$\displaystyle \int_{t - H}^{t+H} |M( \frac{1}{2} + it')|^2\ dt' \ll X^{\varepsilon^2} H \ \ \ \ \ (3)$

for “typical” ordinates ${t}$ of size ${X}$, where ${M}$ is the Dirichlet polynomial ${M(s) := \sum_{n \sim X^{1/3}} \frac{1}{n^s}}$ (a fragment of the Riemann zeta function). The precise definition of “typical” is a little technical (because of the complicated nature of Jutila’s estimate) and will not be detailed here. Such a claim would follow easily from the Lindelof hypothesis (which would imply that ${M(1/2 + it) \ll X^{o(1)}}$) but of course we would like to have an unconditional result.

At this point, having exhausted all the Dirichlet polynomial estimates that are usefully available, we return to “physical space”. Using some further Fourier-analytic and oscillatory integral computations, we can estimate the left-hand side of (3) by an expression that is roughly of the shape

$\displaystyle \frac{H}{X^{1/3}} \sum_{\ell \sim X^{1/3}/H} |\sum_{m \sim X^{1/3}} e( \frac{t}{2\pi} \log \frac{m+\ell}{m-\ell} )|.$

The phase ${\frac{t}{2\pi} \log \frac{m+\ell}{m-\ell}}$ can be Taylor expanded as the sum of ${\frac{t_j \ell}{\pi m}}$ and a lower order term ${\frac{t_j \ell^3}{3\pi m^3}}$, plus negligible errors. If we could discard the lower order term then we would get quite a good bound using the exponential sum estimates of Robert and Sargos, which control averages of exponential sums with purely monomial phases, with the averaging allowing us to exploit the hypothesis that ${t}$ is “typical”. Figuring out how to get rid of this lower order term caused some inefficiency in our arguments; the best we could do (after much experimentation) was to use Fourier analysis to shorten the sums, estimate a one-parameter average exponential sum with a binomial phase by a two-parameter average with a monomial phase, and then use the van der Corput ${B}$ process followed by the estimates of Robert and Sargos. This rather complicated procedure works up to ${H = X^{8/33+\varepsilon}}$ it may be possible that some alternate way to proceed here could improve the exponent somewhat.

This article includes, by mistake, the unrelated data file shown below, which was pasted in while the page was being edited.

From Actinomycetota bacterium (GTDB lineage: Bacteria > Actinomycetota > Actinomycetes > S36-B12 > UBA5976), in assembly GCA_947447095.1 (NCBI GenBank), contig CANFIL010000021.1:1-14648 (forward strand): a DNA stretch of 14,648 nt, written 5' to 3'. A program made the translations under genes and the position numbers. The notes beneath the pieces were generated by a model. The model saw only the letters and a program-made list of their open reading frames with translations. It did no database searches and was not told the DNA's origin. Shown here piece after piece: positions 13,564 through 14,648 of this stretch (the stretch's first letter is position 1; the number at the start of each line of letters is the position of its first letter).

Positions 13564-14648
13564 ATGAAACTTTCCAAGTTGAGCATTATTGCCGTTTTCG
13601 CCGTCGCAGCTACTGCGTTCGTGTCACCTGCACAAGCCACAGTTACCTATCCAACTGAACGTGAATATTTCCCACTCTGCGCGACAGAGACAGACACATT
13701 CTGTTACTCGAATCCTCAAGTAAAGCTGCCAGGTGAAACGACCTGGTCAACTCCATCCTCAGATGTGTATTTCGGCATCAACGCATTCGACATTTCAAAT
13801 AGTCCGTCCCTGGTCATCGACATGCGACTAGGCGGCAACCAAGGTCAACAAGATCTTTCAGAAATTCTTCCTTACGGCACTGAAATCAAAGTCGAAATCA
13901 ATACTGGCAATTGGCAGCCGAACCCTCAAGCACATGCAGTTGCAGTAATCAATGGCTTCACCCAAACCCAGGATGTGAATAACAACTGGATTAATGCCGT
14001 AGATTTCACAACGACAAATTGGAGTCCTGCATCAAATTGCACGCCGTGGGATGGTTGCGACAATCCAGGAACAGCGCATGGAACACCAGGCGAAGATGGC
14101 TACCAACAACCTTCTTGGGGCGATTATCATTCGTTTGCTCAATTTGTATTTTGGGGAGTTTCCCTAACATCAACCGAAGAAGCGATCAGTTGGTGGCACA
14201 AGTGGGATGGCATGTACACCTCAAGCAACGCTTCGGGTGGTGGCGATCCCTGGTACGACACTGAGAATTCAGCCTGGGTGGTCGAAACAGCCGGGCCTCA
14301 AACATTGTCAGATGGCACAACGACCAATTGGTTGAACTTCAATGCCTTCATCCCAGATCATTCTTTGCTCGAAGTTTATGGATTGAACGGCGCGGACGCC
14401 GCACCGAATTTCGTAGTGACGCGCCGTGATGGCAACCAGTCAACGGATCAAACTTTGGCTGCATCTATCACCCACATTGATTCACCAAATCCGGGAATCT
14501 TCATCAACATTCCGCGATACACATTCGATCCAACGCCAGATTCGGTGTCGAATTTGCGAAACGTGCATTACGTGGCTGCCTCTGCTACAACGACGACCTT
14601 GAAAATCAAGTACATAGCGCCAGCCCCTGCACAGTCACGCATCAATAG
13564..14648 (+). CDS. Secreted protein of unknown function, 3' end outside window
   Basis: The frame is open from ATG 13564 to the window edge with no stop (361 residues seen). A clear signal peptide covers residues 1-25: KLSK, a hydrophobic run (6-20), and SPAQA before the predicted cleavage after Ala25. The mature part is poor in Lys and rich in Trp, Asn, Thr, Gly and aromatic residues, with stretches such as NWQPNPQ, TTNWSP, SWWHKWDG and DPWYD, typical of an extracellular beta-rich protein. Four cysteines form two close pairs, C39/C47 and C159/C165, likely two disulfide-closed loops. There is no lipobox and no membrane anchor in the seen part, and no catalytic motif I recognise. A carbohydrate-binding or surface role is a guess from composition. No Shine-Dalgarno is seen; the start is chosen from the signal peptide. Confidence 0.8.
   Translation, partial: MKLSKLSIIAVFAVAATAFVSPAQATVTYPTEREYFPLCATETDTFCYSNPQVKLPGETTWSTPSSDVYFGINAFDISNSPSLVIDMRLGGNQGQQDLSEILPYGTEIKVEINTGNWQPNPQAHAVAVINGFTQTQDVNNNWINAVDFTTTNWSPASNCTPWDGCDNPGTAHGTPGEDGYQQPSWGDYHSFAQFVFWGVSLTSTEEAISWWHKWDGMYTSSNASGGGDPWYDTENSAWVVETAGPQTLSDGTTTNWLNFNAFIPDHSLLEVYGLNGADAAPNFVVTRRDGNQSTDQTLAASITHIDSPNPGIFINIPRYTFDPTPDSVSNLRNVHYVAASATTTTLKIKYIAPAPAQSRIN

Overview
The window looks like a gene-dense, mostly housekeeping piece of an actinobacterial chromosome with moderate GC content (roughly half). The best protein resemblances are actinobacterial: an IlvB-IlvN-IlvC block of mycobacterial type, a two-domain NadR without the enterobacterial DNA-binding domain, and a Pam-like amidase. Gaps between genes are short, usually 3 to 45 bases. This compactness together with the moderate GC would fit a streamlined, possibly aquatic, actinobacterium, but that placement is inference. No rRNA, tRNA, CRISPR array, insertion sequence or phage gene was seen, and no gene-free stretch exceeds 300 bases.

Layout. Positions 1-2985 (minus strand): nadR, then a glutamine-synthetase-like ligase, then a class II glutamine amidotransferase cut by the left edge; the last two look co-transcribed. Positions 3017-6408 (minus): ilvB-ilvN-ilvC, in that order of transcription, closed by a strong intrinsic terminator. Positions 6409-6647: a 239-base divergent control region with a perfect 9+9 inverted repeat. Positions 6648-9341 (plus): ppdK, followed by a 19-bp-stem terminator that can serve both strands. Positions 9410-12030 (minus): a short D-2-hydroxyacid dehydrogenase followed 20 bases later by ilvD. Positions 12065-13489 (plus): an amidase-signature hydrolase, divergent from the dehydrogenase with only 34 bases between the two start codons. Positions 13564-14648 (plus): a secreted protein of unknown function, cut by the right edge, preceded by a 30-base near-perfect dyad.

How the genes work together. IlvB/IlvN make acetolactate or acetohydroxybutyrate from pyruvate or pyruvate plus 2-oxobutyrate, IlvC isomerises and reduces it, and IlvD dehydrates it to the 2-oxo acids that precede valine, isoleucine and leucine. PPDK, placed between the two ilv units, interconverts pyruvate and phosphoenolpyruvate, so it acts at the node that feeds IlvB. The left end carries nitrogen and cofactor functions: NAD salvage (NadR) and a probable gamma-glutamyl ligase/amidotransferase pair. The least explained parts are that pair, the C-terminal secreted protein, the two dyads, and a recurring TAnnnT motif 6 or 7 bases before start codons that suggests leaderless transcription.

In a sequel to this paper, we will use a somewhat different method to reduce ${H}$ to a much smaller value of ${\log^{O(1)} X}$, but only if we replace the correlations ${\sum_{n \leq X} \Lambda(n) \Lambda(n+h)}$ by either ${\sum_{n \leq X} \Lambda(n) d_k(n+h)}$ or ${\sum_{n \leq X} d_k(n) d_l(n+h)}$, and also we now only save a ${o(1)}$ in the error term rather than ${O_A(\log^{-A} X)}$.

The twin prime conjecture, still unsolved, asserts that there are infinitely many primes ${p}$ such that ${p+2}$ is also prime. A more precise form of this conjecture is (a special case) of the Hardy-Littlewood prime tuples conjecture, which asserts that

$\displaystyle \sum_{n \leq x} \Lambda(n) \Lambda(n+2) = (2\Pi_2+o(1)) x \ \ \ \ \ (1)$